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Title: Bandwidth requirements for fine resolution squinted SAR

Abstract

The conventional rule-of-thumb for Synthetic Aperture Radar is that an RF bandwidth of c/(2{rho}{sub r}) is required to image a scene at the desired slant-range resolution {rho}{sub r}, and perhaps a little more to account for window functions and sidelobe control. This formulation is based on the notion that the total bandwidth required is the same bandwidth that is required for a single pulse. What is neglected is that efficient processing of an entire synthetic aperture of pulses will often require different frequency content for each of the different pulses that makeup a synthetic aperture. Consequently, the total RF bandwidth required of a Synthetic Aperture Radar may then be substantially wider than the bandwidth of any single pulse. The actual RF bandwidth required depends strongly on flight geometry, owing to the desire for a radar to maintain a constant projection of the Fourier space collection surface onto the {omega}{sub y} axis. Long apertures required for fine azimuth resolution, and severe squint angles with steep depression angles may require total RF bandwidths well beyond the minimum bandwidth required of any single transmitted pulse, perhaps even by a factor of two or more. Accounting for this is crucial to designing efficient versatilemore » high-performance imaging radars. This paper addresses how a data set conducive to efficient processing might increase the total RF bandwidth, and presents examples of how a fixed RF bandwidth might then limit SAR geometries.« less

Authors:
Publication Date:
Research Org.:
Sandia National Labs., Albuquerque, NM (US); Sandia National Labs., Livermore, CA (US)
Sponsoring Org.:
US Department of Energy (US)
OSTI Identifier:
752099
Report Number(s):
SAND99-2360C
TRN: AH200018%%441
DOE Contract Number:
AC04-94AL85000
Resource Type:
Conference
Resource Relation:
Conference: SPIE 14th Annual International Symposium on Aerospace/Defense Sensing, Simulation and Control, Orlando, FL (US), 04/24/2000--04/28/2000; Other Information: PBD: 1 Mar 2000
Country of Publication:
United States
Language:
English
Subject:
47 OTHER INSTRUMENTATION; RADAR; IMAGES; GEOMETRY; MOTION; CORRECTIONS; WAVE FORMS; SPECIFICATIONS; SAR; BANDWIDTH; SQUINT; MOTION COMPENSATION

Citation Formats

DOERRY,ARMIN W. Bandwidth requirements for fine resolution squinted SAR. United States: N. p., 2000. Web.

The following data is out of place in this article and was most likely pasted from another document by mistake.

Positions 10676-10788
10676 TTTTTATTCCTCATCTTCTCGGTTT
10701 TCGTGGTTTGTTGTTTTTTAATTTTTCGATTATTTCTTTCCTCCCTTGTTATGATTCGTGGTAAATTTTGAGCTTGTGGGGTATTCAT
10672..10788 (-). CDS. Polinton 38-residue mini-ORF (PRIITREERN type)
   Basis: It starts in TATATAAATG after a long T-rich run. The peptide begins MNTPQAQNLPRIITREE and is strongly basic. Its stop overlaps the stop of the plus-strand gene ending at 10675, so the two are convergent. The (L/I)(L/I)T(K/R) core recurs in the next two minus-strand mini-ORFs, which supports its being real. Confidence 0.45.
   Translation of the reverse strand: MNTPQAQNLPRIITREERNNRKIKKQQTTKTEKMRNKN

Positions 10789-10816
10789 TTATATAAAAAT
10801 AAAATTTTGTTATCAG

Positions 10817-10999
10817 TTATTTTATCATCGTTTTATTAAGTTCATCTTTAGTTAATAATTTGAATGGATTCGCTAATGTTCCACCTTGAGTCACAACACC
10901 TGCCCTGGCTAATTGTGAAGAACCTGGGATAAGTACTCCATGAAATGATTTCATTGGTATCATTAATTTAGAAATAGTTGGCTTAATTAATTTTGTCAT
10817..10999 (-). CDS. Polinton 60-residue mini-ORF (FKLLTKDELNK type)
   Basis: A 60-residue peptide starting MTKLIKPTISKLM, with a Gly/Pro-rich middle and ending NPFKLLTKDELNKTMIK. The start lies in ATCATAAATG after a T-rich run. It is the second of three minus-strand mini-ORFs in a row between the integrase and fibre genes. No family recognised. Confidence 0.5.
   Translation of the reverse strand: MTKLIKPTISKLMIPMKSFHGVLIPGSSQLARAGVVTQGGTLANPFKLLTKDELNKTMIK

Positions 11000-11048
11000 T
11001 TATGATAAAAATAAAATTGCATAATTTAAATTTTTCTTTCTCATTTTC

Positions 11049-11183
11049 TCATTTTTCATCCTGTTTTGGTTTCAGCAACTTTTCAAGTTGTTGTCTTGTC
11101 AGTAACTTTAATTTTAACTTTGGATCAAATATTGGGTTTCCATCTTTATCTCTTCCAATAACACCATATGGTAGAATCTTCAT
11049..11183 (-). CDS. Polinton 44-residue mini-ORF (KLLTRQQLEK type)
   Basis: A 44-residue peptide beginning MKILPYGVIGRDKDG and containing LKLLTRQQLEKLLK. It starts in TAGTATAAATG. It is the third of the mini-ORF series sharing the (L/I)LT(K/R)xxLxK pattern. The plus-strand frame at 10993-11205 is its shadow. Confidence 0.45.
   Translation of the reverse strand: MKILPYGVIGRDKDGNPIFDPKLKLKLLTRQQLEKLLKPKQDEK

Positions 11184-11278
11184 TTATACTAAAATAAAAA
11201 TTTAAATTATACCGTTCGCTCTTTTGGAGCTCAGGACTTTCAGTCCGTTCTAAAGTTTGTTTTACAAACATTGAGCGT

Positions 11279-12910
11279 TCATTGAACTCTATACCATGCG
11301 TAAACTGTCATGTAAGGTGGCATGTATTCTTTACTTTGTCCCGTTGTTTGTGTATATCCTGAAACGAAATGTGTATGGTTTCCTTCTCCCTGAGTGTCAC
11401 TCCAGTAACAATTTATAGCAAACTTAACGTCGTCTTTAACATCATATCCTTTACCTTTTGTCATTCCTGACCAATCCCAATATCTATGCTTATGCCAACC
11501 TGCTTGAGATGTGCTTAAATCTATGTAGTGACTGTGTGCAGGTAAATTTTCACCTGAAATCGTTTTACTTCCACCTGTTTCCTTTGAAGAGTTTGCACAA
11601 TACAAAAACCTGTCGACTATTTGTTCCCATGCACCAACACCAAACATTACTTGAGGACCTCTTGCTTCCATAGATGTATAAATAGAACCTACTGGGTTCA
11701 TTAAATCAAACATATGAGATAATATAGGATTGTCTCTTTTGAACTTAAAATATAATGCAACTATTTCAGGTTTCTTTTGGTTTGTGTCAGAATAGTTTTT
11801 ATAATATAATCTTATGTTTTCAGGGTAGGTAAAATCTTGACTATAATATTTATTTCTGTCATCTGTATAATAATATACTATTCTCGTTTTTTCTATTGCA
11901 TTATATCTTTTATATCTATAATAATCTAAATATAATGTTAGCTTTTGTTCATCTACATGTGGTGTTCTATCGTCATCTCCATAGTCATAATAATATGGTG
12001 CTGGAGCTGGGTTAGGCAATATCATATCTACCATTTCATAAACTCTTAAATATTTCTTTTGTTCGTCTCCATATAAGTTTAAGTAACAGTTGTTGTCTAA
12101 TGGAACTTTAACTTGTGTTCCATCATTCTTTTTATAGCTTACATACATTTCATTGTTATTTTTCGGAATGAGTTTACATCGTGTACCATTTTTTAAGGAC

DOERRY,ARMIN W. Bandwidth requirements for fine resolution squinted SAR. United States.
DOERRY,ARMIN W. 2000. "Bandwidth requirements for fine resolution squinted SAR". United States. doi:. https://www.osti.gov/servlets/purl/752099.
@article{osti_752099,
title = {Bandwidth requirements for fine resolution squinted SAR},
author = {DOERRY,ARMIN W.},
abstractNote = {The conventional rule-of-thumb for Synthetic Aperture Radar is that an RF bandwidth of c/(2{rho}{sub r}) is required to image a scene at the desired slant-range resolution {rho}{sub r}, and perhaps a little more to account for window functions and sidelobe control. This formulation is based on the notion that the total bandwidth required is the same bandwidth that is required for a single pulse. What is neglected is that efficient processing of an entire synthetic aperture of pulses will often require different frequency content for each of the different pulses that makeup a synthetic aperture. Consequently, the total RF bandwidth required of a Synthetic Aperture Radar may then be substantially wider than the bandwidth of any single pulse. The actual RF bandwidth required depends strongly on flight geometry, owing to the desire for a radar to maintain a constant projection of the Fourier space collection surface onto the {omega}{sub y} axis. Long apertures required for fine azimuth resolution, and severe squint angles with steep depression angles may require total RF bandwidths well beyond the minimum bandwidth required of any single transmitted pulse, perhaps even by a factor of two or more. Accounting for this is crucial to designing efficient versatile high-performance imaging radars. This paper addresses how a data set conducive to efficient processing might increase the total RF bandwidth, and presents examples of how a fixed RF bandwidth might then limit SAR geometries.},
doi = {},
journal = {},
number = ,
volume = ,
place = {United States},
year = 2000,
month = 3
}

Conference:
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